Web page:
Hoge Fronten in Mrkopalj

Hoge Fronten in Mrkopalj

A story about our first residency in Mrkopalj

Written by Saskia de Haas

A beginning of a collaboration is always exciting. You never know what to expect, where to start and how the collaboration will succeed. You never know if there is a connection with the other artist, with the village and with the people of the village. But that is also the most exciting part. We just start and jump into the unknown to find out.

On a sunny Sunday in October, Lieke, Jolle en I leave the Netherlands for a village in Croatia with a very difficult name to pronounce. The village with seven hundred habitants and a few streets, is called Mrkopalj. It means dark field, which really speaks to my imagination. It is surrounded by mountains, forests and wilderness. Tajči Čekada, the artist from Croatia, was already waiting for us when we arrived.

The village has one lost hostel, were we are taken to. The hostel is a skiresort, and is located on the bottom of a ski slope. There is no snow. And although there used to be snow around here for ten months a year, local people are worried it won’t be snowing at all this year. Mrkopalj is known of its ski possibilities, but in recent years there has been less and less snow. The climate change is also present in Mrkopalj and has an influence on the whole village.

The hostel is empty, we are the only guests this week. The woman responsible for the hostel gives us the key of the front door and wishes us a pleasant stay.

Next to our hostel is a wood factory, which is run by two woman. They are processing wood in the factory day and night. The chimney is smoking endlessly. From up the ski slope it looks like half the village is wood and the other half houses and land.

We can have breakfast, lunch and dinner at restaurant Tilia, the only restaurant in Mrkopalj. It is located next to our hostel. A woman in a shirt with a big owl on it, walks slowly and nervously towards us. Tilia is a meat restaurant and the woman never cooked vegetarian and vegan before. Days before we arrived she was panicking what to cook without meat, milk, eggs and fish, which are usually her main ingredients. I feel guilty. A little bit unsecure she serves the most delicious vegan Croatian dishes, including desserts. She cooks the best vegan food ever. After two days we call her ‘mama’. After six days we all are three pounds heavier.

On our second night in Mrkopalj we are in the woods with hunter Josip, a man we met the first night in the local bar. My mother always learned me never to go into the woods with a stranger, and certainly not when he has a gun with him. But I am very glad we did step into his car. Josip was our door to Mrkopalj.

In the woods we are waiting for a mother bear with her cubs. We are waiting in silence. Or at least, we try. We hear branches cracking. We hear heavy footsteps. We hear leaves rustle. It is exciting. We whisper enthusiastically to each other when we think we hear something or when we think we see something. When the dark falls, a mother bear with her three cups appear. For hours we listen how the cubs are crushing corn between their teeth.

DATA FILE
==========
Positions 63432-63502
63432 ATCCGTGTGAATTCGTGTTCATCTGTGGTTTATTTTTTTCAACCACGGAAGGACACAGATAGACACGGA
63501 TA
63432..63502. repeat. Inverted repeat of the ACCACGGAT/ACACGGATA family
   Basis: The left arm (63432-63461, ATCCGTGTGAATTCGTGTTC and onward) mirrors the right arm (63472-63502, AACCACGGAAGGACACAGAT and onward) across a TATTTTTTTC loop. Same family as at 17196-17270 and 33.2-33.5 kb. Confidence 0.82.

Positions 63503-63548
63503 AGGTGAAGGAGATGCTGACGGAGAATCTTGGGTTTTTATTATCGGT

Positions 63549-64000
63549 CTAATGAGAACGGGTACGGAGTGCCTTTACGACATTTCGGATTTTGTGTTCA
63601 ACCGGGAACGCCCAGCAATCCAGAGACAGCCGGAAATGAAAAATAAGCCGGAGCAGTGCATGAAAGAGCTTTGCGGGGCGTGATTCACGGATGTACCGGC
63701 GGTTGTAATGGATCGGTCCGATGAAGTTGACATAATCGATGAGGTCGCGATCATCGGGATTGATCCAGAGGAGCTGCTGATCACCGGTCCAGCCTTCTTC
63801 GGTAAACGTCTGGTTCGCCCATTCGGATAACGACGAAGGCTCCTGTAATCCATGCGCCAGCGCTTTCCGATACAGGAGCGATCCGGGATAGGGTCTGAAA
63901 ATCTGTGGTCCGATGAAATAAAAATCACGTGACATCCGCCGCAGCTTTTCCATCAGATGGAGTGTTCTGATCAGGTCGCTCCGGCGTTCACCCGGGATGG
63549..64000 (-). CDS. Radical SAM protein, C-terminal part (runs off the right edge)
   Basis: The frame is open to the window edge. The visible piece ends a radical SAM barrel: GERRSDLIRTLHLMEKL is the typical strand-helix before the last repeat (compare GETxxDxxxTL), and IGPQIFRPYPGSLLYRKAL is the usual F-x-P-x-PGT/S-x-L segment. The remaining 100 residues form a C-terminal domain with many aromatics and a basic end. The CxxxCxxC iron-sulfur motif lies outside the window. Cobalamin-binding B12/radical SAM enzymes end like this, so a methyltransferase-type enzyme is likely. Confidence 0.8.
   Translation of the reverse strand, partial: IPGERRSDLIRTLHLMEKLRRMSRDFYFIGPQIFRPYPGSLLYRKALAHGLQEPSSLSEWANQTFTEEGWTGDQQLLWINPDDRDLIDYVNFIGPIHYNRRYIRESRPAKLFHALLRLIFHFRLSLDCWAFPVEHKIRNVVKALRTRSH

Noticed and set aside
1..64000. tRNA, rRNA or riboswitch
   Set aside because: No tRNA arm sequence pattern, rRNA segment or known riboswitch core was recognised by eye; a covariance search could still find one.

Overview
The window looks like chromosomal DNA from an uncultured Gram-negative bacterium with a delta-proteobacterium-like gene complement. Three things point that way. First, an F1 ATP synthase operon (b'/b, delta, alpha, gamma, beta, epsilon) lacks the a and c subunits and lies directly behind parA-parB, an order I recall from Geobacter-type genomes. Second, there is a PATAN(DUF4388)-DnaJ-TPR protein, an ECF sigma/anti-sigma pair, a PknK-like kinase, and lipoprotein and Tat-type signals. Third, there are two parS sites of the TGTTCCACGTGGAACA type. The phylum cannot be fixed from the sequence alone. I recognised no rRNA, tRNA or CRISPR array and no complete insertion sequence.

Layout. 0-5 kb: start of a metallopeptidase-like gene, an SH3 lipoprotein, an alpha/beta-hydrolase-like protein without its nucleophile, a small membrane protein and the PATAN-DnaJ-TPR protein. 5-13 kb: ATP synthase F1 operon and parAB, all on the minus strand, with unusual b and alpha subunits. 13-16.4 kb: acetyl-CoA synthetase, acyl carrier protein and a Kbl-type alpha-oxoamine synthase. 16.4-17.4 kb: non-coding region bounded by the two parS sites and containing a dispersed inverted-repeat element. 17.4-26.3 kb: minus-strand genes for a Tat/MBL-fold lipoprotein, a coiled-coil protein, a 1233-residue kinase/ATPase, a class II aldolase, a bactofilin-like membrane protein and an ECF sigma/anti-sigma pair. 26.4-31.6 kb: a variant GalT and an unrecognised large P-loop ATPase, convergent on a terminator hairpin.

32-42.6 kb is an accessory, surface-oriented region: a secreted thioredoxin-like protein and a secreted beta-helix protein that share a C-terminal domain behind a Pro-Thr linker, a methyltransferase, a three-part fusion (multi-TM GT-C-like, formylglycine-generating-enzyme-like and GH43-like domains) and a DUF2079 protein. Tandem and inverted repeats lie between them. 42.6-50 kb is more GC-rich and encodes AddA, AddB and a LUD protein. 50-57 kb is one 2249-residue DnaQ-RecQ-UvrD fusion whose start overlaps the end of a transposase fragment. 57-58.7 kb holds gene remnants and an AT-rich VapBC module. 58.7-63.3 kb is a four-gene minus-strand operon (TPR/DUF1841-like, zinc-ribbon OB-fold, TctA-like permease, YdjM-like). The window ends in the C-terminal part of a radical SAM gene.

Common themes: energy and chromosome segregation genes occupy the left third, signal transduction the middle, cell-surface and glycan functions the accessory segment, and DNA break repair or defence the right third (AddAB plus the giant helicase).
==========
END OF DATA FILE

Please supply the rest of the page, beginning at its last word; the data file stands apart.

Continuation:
We are only in Mrkopalj for six days to do research and take the first steps in our collaboration with Tajči. Six days are longer than I thought. And although we had no schedule at first, we met so many people who invited us over, our week was quickly full of appointments. The village welcomed us with open arms. Everybody wanted to show us around, show us proudly their Mrkopalj. We met a local choir, who sang a few songs specially for us in the local church – which was wonderful, so beautiful. The local elementary school welcomed us with a song and a poem, an ode to Mrkopalj. A woman took us to her land in the wilderness, where we picked up mushrooms, drank berry wine and listened to her stories. We went to a tamburaci rehearsal, an orchestra of guitars played by the youth and young people of Mrkopalj. We were welcomed with wine and beers. Everywhere we came, we were welcomed with food and drinks. And although people warned us for the stiff and somewhat closed attitude of the villagers, I have never felt more welcome in a place before.

After six days we knew a lot about Mrkopalj and the people living there. We made a good start. We made friends. We met a lot of people. And we were already looking for houses. But we also had a lot of ideas to work further on. The first seeds were planted. Not literally.

Villagers told us how young people leave Mrkopalj, to live in a bigger city. Only a few people return. We had to leave Mrkopalj too. But we will definitely return. Hopefully in the winter, to take the next steps in our making process for the performances in April.